Sarah even had the biological younger brother of one of Albert’s Littles in her class. She and Albert sometimes took both brothers on outings because they knew the family so well. “You know, I still follow up with some of my former students,” said Sarah. “We need to remember that these kids are what our community will become. Every value we instill in these kids is what will show up later. For a kid to have a Big by their side when they don’t get the same attention or one-on-one time that other kids have, it makes a huge difference. It instills values in them that we want to have in our communities.”

When his second Little Brother graduated from high school, Albert celebrated the arrival of his first son and decided to step away from being a Big but to support BBBS in new ways by joining the Big Impact Group and then joining BBBS’ Executive Board.

“There are just so many impactful stories connected to BBBS,” said Albert. “I put a message out on LinkedIn about BBBS the other day and so many people reached out to me about how they used to be involved or how they were connected to the program. Every single person was impacted in a positive way. To be part of a program that does that, it’s a good feeling. And it’s incredible to be part of keeping the organization’s mission going because it does such incredible work in the community.”

It’s this passion for kids, for community, and for BBBS’ mission that led Sarah and Albert to their first Ice Ball gala and to becoming Ice Ball Chairs. “We’ve been attending the Ice Ball for more than seven years,” said Albert.

Beyond the style and elegance of the event, they both hope that people come to understand the impact the Ice Ball Gala can have on the community. “The world is such a precarious place right now. It’s critical that we take a pause and think about how what we’re doing is affecting everyone else,” said Albert. “Austin is getting harder and more difficult to live in. It’s important that we find ways to make it more equitable. BBBS is doing that. It is helping the city be more connected, which in turn helps lift everyone up. Coming to Ice Ball is a great way to help kids, and to make Austin a better place to live.”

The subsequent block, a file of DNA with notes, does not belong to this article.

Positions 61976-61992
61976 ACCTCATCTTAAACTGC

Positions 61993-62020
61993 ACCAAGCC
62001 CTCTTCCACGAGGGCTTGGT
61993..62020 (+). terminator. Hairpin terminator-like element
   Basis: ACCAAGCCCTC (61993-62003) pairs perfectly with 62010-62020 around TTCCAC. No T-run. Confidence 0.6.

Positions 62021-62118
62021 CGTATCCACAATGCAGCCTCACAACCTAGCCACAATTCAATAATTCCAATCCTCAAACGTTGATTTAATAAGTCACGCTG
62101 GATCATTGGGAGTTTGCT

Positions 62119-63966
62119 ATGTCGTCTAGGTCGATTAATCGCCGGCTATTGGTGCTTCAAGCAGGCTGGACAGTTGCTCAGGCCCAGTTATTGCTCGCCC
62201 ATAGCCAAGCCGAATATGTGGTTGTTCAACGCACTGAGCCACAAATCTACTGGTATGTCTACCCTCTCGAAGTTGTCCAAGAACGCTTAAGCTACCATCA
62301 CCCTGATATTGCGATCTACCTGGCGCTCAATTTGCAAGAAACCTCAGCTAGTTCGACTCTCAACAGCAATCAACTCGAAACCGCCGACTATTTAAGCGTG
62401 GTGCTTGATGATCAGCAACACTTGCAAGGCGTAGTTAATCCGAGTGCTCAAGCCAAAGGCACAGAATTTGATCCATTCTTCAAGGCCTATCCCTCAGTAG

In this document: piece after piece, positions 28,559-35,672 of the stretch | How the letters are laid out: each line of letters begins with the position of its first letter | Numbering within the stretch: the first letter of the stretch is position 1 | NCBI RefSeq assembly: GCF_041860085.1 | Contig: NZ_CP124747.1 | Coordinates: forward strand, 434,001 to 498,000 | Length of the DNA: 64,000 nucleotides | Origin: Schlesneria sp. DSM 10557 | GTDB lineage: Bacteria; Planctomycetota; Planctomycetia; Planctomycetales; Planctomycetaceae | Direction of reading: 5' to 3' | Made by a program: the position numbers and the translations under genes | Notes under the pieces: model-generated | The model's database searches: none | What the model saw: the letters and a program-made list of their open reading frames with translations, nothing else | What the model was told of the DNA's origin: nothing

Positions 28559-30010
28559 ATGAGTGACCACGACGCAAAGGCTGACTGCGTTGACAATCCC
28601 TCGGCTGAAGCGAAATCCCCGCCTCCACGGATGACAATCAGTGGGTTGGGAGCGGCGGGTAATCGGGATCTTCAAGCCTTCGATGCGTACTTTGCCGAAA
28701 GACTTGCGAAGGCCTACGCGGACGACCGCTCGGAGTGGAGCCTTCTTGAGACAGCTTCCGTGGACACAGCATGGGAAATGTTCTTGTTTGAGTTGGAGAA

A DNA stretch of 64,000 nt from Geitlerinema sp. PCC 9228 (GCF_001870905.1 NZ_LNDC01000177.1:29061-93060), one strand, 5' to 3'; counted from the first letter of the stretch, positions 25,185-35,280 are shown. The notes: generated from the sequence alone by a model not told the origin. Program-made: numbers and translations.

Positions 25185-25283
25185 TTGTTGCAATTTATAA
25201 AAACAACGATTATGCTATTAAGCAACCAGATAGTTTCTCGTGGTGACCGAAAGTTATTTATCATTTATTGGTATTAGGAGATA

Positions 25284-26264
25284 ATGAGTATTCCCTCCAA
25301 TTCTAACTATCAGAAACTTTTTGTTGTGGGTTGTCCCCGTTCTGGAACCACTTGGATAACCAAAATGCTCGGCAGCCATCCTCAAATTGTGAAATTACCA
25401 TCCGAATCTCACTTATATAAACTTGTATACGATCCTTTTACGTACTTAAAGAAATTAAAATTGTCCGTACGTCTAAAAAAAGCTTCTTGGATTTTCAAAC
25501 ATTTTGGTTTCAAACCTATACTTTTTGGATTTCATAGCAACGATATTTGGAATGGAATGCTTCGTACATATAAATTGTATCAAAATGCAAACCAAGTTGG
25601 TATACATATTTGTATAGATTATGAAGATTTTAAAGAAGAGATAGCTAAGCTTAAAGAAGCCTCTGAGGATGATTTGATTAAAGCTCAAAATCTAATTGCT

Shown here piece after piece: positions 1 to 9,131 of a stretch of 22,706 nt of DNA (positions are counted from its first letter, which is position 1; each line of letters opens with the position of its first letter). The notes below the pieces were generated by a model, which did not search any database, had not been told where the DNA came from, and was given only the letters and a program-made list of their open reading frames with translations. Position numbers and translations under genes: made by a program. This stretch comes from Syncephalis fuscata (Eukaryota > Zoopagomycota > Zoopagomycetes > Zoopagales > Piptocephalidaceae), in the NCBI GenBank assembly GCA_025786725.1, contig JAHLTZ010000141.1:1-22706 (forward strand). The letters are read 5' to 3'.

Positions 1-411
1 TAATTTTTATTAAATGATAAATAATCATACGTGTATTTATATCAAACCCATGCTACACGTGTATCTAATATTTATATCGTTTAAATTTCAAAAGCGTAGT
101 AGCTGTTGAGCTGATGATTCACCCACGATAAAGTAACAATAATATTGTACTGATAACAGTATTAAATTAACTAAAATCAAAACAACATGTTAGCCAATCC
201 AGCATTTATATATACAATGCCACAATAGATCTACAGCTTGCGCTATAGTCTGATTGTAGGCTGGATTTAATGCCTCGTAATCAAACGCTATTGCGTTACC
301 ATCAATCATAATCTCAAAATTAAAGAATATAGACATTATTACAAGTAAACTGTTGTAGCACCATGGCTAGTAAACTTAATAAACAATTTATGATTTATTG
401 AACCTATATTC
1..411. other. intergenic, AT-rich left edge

“I’m excited to see people show up and have a good time,” said Sarah, “but also to really, really feel the impact of what they are doing. As a mom, after recent events, we all feel powerless. We ask, ’What can I do?’  I think supporting a program that offers mentorship to kids is a way to take positive action to create the kind of world we want to see.”

“A mentor is someone who guides kids, but they also listen to them and hear their voice,” said Sarah. “Kids on social media are saying, ‘Hear me, hear me.’ Let’s give these kids an in-person, direct contact they can share with and who will hear their voice. That’s what a mentor can do.”

To encourage people to participate in Ice Ball? Sarah laughs, “In my head I hear this ad, and I think, ‘Put your money where your mouth is!’ That may be too crass, but I think – just do it.”

Ice Ball is an event that not only helps youth in our community, it also helps to create the kind of community, and world, that we all want to be part of.